Thursday, July 21, 2016

Rio Olympics 2016: Women's golf loses 

again in battle of the sexes

Any women tennis players feeling resentment towards male counterparts should thank their lucky superstars that they are not golfers.
It is not just a few dinosaurs mumbling against equal prize money that they would have to put up with, but the entire men's game seemingly working against their sport.

At last, women's golf was going to be able to tap into all that priceless celebrity conjured by Tiger Woods, as men's golf finally consented to pitch its might behind its fellow humans. How noble.
So, how has it worked out? Well, even apart from those Muirfield male-only voting buffoons sending the sport screaming in a DeLorean back to pre-Suffragette times, it is not exactly going swimmingly.
In fact, women have every right to believe that the men have actually applied more pressure on their size 12 FootJoys to keep female heads under water.
The reason, of course, is the Olympics and the decision of 20-plus male golfers to skip Rio, including the four highest ranked. This has opened a rift between the two sides of the game which could become unbreachable if the International Olympic Committee concludes that, if the world's leading quartet are not that interested, then neither is the Olympics.
Stacy Lewis, the world No.8, this week explained the anger. "They're all saying the Zika virus, but the more they have spoken about it, the more I think we're seeing that it's not really," said the American.
"If we had a tournament at the end of the year where we could win le bit, too, making sure I was more fresh. But their decision, it affects us.
"It affects women's golf staying in the Olympics, and it's just awful ... We have a bunch of (female) players who were devastated they didn't make the Olympics.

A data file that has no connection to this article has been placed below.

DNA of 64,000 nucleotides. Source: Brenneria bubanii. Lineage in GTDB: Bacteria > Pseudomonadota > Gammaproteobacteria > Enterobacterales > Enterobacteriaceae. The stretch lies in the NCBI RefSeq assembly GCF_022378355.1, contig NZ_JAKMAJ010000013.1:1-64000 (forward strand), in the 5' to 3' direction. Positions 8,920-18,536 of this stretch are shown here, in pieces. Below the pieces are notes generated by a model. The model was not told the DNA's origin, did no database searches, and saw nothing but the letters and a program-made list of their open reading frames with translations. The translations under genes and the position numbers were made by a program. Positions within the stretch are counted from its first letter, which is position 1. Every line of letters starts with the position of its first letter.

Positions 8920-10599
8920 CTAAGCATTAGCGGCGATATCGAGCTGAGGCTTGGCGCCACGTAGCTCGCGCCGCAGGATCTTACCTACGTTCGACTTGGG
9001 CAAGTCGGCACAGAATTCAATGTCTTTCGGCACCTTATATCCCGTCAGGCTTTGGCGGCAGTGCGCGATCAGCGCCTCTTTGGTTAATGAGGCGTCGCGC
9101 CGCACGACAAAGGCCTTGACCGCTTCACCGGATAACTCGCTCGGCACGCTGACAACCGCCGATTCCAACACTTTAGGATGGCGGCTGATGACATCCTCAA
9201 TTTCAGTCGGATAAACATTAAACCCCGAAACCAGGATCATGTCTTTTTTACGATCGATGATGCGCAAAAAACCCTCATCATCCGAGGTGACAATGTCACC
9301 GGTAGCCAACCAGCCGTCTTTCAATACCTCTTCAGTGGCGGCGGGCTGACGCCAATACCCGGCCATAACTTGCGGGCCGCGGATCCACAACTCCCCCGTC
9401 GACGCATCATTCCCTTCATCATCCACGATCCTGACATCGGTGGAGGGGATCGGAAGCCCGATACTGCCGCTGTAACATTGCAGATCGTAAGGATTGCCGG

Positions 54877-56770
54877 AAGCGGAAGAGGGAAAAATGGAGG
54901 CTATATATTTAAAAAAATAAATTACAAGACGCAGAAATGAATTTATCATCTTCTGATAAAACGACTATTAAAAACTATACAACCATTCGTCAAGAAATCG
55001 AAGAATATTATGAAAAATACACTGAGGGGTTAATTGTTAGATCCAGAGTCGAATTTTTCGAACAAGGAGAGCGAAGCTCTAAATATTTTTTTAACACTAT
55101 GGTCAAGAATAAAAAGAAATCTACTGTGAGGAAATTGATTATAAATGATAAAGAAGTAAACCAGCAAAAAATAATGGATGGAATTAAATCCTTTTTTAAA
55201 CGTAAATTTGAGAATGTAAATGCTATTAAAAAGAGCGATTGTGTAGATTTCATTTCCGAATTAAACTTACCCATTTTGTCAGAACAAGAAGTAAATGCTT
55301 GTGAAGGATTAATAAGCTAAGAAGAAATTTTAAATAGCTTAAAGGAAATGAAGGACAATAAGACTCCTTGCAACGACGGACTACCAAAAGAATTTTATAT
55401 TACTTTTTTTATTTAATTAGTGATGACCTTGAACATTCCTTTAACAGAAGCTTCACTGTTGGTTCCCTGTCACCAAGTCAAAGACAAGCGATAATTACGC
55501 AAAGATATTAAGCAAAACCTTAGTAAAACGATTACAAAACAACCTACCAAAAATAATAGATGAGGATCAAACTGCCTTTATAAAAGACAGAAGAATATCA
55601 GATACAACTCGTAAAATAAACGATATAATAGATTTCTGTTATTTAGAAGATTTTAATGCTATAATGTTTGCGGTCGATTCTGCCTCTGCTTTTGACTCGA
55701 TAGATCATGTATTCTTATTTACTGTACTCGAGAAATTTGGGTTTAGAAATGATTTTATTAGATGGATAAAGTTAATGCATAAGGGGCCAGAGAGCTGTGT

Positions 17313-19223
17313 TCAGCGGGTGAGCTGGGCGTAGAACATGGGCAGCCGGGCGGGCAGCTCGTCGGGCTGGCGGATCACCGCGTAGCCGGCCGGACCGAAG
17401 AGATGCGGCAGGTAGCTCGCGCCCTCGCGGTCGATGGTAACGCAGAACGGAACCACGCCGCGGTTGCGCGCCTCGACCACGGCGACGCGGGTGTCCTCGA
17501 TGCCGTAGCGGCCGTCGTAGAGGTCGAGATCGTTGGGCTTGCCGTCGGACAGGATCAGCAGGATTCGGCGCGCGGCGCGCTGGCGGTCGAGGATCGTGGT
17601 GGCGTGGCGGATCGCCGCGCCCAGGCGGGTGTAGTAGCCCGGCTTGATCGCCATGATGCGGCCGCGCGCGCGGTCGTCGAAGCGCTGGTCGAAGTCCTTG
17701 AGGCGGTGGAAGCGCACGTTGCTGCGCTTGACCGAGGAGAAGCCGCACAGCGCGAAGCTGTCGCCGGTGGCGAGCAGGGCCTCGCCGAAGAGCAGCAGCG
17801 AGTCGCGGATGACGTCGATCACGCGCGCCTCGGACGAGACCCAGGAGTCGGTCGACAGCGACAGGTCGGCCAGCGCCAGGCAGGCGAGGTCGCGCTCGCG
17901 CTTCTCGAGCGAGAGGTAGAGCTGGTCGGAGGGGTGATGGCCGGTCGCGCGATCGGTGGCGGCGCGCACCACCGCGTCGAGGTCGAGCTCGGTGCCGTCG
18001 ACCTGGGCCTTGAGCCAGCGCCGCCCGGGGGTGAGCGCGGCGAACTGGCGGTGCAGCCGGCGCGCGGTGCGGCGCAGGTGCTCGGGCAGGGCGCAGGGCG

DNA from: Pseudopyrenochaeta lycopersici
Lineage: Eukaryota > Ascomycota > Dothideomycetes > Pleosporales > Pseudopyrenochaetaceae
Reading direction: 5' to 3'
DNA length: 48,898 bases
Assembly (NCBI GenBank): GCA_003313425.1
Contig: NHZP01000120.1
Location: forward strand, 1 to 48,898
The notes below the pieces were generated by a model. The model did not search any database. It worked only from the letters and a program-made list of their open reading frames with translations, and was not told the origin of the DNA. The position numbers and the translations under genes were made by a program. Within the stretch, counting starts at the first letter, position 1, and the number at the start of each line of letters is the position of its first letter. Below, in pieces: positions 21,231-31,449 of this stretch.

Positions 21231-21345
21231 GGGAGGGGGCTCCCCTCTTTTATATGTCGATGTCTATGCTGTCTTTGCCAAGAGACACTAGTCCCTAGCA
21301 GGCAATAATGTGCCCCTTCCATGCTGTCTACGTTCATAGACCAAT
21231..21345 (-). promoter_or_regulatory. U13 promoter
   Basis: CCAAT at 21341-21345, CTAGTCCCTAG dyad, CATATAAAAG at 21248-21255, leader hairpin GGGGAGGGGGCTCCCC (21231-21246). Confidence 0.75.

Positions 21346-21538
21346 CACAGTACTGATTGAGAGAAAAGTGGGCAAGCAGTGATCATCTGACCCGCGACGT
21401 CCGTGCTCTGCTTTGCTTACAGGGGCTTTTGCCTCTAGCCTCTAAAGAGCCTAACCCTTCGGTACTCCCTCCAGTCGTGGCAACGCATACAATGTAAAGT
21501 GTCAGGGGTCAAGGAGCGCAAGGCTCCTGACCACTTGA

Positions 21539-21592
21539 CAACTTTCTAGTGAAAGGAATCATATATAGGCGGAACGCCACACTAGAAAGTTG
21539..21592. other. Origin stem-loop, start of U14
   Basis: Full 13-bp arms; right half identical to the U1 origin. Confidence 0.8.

"So, to see how upset they are by it and then to see how nonchalant the guys have been. Well, it's really disappointing. I just don't understand it."
The point is, the return to the Games is everything for women's golf. It offers the promise of the publicity they crave, which in turn will lead to the sponsorship and raised purses they crave. In the big picture, women's golf has been identified as the area within the sport with the largest potential for growth. We are talking about the game's future, about the survival of golf courses, about arresting plummeting participation levels.
Lewis and Co are not seeking equal pay. Indeed, when they hear the outrage at the daft chauvinistic comments which arise around every tennis grand slam they must think, "if only we could be similarly offended". All they want is their moment on the world stage and, to them, that is the magic of the Olympics.
Yet it could all be wasted by the multi-millionaires in the long trousers not being bothered.
But perhaps the most galling thing is that the women have made sacrifices because of the Olympics, not in terms of health or security, but with one of their biggest tournaments. Next week, the Ricoh Women's British Open clashes with the men's USPGA Championship.
It is anything but ideal and will cost the Woburn major so much exposure. They agreed to it because what they would lose in Milton Keynes, they could more than make up for in Rio.
But now golf will re-emerge after a 112-year absence with negativity the central tone of the narrative. Gee, thanks guys.

The Telegraph, London